This Day in Jewish History The First Jewish Aviator Dies in a Plane Crash

Arthur L. Welsh ran the flight school established by the Wright brothers and set numerous flight records.

David Green
David B. Green
Early aviators: Al Welsh (left) with George W. Beatty
Early aviators: Al Welsh (left) with George W. BeattyCredit: Wikimedia Commons
David Green
David B. Green

On June 11, 1912, a Wright Model C airplane flown by test pilot Arthur L. Welsh crashed at the U.S. Army airfield, in College Park, Maryland, killing Welsh and a passenger. Welsh, who was described by The New York Times after his death as “one of the most daring professional aviators in America,” is believed to have been America’s first Jewish airplane pilot.

Laibel Wellcher was born on August 14, 1881, in Kiev, in the Russian Empire. He was one of six children born to Abraham and Dvora Wellcher. The family emigrated to the United States in 1890 and settled in Philadelphia. When Abraham Wellcher died and Dvora married Frank Silverman, the family relocated to the southwest section of Washington, D.C., where Frank worked in a tailor shop and Dvora ran a grocery in the basement of their home.

In 1901, Laibel, who had been a good student and a champion swimmer in high school, joined the U.S. Navy, changing his first name to Arthur – Al for short -- and anglifying his family name to Welsh. He served for four years on both the U.S.S. Hancock and the U.S.S. Monongohela and received an honorable discharge as a seaman in 1905.

Following his discharge, Welsh worked as a bookkeeper for a Washington gas company. At a meeting of a local Zionist organization, he met Anna Harmel, from a prominent Jewish family in the District. The two were married in 1907, the first couple to wed at the new home of Adas Israel synagogue, at 6th and I streets.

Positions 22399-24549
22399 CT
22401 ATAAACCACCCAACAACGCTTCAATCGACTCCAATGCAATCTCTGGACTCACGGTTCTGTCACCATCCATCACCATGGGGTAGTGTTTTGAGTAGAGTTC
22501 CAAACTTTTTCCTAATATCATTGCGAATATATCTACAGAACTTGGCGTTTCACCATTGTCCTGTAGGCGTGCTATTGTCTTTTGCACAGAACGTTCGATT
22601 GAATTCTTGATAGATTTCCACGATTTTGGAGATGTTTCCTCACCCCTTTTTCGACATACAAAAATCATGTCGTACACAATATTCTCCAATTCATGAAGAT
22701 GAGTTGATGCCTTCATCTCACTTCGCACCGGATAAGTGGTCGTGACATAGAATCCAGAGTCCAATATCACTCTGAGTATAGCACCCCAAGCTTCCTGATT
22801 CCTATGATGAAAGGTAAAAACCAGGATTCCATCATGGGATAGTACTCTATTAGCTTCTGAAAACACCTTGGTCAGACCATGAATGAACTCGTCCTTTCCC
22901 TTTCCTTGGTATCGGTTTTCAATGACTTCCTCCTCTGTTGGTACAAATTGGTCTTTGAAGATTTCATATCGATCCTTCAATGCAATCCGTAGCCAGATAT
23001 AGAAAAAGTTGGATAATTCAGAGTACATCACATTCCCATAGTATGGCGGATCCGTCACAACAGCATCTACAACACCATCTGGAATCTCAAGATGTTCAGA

In 1909, after witnessing a flight demonstration put on by the aviation company owned by Orville and Wilbur Wright, Welsh wrote the brothers asking for a job. When they didn’t respond, he decided to travel to Dayton, Ohio, where they were based, to make his case. Despite Welsh’s lack of flying experience, the Wrights hired him and, in 1910, sent him to join the first class of the flight school they were operating in Montgomery, Alabama.

By the summer of 1910, Welsh was running the new Wright flight school, back in Dayton, and also serving as a test pilot. (His students included Henry “Hap” Arnold, who eventually became a five-star general and the commander of the Army Air Corps during World War II.) He set numerous records for flight altitude and time, and won a $3,000 prize in a 1911 competition for staying in the air for two hours with a passenger.

In May 1912, Welsh was dispatched to the army aviation school in Maryland to serve as a civilian test pilot for a new aircraft, the Wright Model C, being vetted by the army’s Signal Corps. He stayed at his in-laws’ home, on H Street SW, and took the streetcar to College Park, where he undertook the regimen of tests mandated by the War Department.

It was on June 11, during the ninth and penultimate test, that the accident occurred. Al Welsh was piloting the plane, accompanied by and he was joined by Leighton Wilson Hazelhurst, Jr., an army aviator. Shortly after they took off and elevated to a height of 200 feet, the plane pitched over and, despite Welsh’s efforts to right it, crashed to the earth, killing both men instantly.

An investigation by the secretary of war concluded that pilot error was responsible for the crash, but Welsh’s family believed that the aircraft was carrying too much weight, including that of the passenger.

Arthur Welsh’s funeral took place on June 13, at Adas Israel. In attendance was Orville Wright, who traveled from Dayton, although he was still in mourning for his brother Wilbur, who had died two weeks earlier of typhoid fever.

Twitter: @davidbeegreen

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